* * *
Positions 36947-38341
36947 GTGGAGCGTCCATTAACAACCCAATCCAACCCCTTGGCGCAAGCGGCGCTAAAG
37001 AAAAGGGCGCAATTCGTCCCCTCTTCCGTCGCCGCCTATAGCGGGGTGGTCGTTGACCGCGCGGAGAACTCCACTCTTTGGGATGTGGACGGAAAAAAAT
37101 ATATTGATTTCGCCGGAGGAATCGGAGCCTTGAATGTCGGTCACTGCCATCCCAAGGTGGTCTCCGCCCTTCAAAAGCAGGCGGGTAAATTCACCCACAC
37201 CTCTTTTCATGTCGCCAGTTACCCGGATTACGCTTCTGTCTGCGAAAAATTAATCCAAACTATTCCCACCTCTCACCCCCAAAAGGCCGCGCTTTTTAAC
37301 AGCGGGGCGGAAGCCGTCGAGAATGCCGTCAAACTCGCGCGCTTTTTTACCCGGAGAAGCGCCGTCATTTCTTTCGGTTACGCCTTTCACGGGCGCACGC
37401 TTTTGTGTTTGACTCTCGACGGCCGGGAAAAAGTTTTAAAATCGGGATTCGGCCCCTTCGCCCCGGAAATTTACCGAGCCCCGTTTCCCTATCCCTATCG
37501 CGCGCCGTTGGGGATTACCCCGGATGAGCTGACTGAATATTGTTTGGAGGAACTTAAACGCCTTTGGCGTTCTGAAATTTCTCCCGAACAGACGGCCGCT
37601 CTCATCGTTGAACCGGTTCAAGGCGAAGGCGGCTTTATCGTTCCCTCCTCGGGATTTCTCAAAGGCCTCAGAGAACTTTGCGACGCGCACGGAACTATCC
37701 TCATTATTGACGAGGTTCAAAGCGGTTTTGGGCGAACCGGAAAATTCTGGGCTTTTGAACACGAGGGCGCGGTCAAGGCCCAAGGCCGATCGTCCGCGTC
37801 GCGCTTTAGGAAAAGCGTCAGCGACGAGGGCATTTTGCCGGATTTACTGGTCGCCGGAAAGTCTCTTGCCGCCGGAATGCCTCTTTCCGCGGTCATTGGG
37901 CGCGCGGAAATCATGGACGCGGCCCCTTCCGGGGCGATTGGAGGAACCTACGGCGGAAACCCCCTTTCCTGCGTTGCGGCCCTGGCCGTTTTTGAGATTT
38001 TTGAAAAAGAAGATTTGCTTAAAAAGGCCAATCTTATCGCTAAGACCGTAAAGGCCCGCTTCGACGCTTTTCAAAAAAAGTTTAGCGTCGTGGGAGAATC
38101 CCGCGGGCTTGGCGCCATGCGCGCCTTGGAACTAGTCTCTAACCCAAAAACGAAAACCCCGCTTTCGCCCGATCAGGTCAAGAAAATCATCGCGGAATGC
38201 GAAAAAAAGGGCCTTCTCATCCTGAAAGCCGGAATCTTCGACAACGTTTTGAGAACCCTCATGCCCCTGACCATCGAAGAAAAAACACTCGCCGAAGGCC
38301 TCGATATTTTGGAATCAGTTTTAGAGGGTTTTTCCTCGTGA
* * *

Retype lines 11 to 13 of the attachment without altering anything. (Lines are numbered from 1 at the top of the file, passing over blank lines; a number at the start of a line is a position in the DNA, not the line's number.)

37801 GCGCTTTAGGAAAAGCGTCAGCGACGAGGGCATTTTGCCGGATTTACTGGTCGCCGGAAAGTCTCTTGCCGCCGGAATGCCTCTTTCCGCGGTCATTGGG
37901 CGCGCGGAAATCATGGACGCGGCCCCTTCCGGGGCGATTGGAGGAACCTACGGCGGAAACCCCCTTTCCTGCGTTGCGGCCCTGGCCGTTTTTGAGATTT
38001 TTGAAAAAGAAGATTTGCTTAAAAAGGCCAATCTTATCGCTAAGACCGTAAAGGCCCGCTTCGACGCTTTTCAAAAAAAGTTTAGCGTCGTGGGAGAATC